Besides the fluoridation initiative, there are five charter amendments on the city ballot.
Amendment one, "Removal of Hiring Preference," basically serves to clean out some unconstitutional language left in the city charter since 1910. Section 54 of the charter currently directs the city to prefer hiring married men and men of family. A yes to amendment one would repeal this section of the city charter.
Amendment two deals with the neighborhood councils program, which was established by a city ordinance in 1996. This amendment seeks to make the program part of the charter.
"What does this change? Well, nothing," says Jay Cousins, one of the neighborhood activists who brought the proposal before the city council. "Putting the program in the charter simply adds stability. Who knows, maybe five or six years down the road, a city council may want to get rid of it. If it's part of the charter, they would have to take it to the people for a vote."
A yes on amendment three would replace masculine pronouns and nouns throughout the city charter.
Because of the upcoming change to the strong mayor form of government, the last two amendments deal with changing language and defining some sections of the charter to accurately reflect the new government structure. Amendment four will change language relating to the civil service commission.
"Last time the civil service article was rewritten was in 1960 when we adopted the city manager form of government. All the city manager language is now obsolete," says Larry Winner, senior assistant city attorney. "If this passes, then the mayor and the civil services commission will jointly write rules as opposed to the city council and civil services commission."
Amendment five is related to the change in government and to the districting initiative that was passed earlier this year. For instance, according to the strong mayor initiative, the city's chief executive is called mayor, and the position that was formerly called mayor is now the council president. In the districting initiative, the old structure and the old titles remain.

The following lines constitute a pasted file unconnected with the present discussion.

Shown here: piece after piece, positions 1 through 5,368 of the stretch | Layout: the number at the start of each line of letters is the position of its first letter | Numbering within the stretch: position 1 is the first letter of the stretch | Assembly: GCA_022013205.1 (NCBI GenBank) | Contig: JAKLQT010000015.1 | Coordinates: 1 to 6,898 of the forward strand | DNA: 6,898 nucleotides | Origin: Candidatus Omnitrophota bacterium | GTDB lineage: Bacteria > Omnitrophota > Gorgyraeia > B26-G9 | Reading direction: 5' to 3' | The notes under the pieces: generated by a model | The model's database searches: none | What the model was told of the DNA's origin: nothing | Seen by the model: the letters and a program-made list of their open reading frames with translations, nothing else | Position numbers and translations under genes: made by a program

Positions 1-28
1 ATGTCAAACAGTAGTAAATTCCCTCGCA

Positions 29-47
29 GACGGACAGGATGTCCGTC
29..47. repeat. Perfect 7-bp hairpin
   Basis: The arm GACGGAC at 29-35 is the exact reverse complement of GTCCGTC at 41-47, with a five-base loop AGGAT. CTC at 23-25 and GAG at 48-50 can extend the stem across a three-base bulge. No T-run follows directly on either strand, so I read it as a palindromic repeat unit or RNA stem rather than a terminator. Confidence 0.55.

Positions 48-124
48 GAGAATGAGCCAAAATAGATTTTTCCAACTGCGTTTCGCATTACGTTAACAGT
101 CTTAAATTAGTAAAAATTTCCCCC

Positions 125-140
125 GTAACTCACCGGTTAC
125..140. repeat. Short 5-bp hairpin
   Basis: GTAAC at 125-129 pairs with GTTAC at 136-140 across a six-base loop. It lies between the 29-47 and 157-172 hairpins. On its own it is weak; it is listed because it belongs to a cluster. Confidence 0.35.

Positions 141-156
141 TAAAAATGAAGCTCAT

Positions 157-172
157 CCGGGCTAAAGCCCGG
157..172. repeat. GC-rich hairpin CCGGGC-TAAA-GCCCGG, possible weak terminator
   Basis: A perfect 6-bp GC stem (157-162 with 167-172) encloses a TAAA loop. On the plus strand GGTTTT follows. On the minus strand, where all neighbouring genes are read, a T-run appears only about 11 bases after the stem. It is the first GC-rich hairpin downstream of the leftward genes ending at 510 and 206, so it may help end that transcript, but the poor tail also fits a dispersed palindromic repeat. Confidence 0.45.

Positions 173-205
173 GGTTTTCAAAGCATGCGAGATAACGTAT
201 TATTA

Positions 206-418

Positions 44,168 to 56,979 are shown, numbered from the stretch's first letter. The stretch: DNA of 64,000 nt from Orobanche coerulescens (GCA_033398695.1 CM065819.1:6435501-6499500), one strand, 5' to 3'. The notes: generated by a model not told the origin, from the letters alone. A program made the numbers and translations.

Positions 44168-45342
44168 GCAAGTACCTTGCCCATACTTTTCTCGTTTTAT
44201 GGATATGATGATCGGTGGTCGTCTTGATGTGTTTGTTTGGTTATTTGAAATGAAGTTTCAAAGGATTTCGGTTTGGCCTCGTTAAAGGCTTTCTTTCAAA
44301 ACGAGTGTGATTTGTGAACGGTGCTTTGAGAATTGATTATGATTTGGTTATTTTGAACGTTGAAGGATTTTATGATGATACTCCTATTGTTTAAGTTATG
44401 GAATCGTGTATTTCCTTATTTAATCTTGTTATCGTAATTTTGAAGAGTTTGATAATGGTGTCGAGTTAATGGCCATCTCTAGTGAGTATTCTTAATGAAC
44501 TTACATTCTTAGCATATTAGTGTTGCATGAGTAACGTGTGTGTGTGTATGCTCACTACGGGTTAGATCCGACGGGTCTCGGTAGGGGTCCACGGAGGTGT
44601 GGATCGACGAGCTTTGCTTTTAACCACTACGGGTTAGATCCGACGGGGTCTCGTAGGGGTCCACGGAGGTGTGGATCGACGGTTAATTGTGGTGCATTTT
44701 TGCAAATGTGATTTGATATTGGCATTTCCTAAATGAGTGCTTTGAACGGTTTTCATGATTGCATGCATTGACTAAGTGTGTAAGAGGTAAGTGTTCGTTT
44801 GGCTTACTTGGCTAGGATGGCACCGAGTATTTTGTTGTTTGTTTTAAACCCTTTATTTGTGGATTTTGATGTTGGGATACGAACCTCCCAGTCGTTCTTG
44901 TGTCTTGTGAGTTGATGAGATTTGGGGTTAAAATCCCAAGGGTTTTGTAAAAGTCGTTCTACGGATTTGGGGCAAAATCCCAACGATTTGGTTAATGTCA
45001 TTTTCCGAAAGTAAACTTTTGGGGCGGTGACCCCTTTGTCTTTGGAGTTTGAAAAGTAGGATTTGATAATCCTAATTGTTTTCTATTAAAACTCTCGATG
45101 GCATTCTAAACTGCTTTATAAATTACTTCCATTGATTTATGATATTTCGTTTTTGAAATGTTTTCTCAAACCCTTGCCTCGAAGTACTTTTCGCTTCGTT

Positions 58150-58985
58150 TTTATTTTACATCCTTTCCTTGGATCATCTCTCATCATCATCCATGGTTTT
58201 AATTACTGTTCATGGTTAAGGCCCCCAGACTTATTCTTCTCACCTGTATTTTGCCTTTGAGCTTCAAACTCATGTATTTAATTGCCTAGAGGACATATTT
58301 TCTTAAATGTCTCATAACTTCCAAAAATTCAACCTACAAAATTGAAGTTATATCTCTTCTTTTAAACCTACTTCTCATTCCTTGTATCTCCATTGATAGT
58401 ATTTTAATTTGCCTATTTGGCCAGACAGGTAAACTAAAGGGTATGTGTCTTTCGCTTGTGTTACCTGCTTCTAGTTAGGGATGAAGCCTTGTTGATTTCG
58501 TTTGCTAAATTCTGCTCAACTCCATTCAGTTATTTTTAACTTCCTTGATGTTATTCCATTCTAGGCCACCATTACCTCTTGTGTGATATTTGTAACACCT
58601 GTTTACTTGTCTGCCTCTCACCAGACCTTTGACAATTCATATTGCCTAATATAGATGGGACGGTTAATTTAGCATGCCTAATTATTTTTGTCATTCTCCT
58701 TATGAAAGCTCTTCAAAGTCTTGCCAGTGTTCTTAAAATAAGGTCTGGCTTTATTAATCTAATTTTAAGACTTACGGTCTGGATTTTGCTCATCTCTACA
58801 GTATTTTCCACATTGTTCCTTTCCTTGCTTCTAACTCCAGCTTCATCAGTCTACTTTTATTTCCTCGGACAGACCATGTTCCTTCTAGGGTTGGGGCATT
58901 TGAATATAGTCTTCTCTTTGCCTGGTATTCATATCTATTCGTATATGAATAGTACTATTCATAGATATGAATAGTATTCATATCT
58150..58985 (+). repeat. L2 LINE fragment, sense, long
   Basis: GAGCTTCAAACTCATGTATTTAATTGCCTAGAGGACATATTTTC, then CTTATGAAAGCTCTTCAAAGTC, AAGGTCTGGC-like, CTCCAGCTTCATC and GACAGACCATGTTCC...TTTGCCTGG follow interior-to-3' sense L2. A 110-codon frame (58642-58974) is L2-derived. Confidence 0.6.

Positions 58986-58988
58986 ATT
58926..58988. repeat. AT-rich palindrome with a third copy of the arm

"Some sections of the charter were amended by those two initiatives but in different ways, and we are including some things that we missed in the first place," says Winner. "For instance, the mayor should bring bills to the city council for approval -- that was not in strong mayor initiative. This language is taken from Section 24, which dealt with the city manager, where this new section now will refer to the strong mayor."
Also, the strong mayor initiative removed the two-year residency requirement for candidates for mayor and council president, while the districting initiative retained it. A compromise between the two, requiring any candidate to have resided in the city -- and in the district if running for a district -- for one year and continue to do so throughout his or her term.
"The most discussed matter of policy has to do with residency requirements. The districting initiative left the current two-year requirement, but the strong mayor initiative changed that for some offices and not for others," says Winner. "This is a compromise. Also, as far as the term limits goes, if this amendment passes, you will not be able to be immediately reelected in another district if you have just served two consecutive terms for another one."
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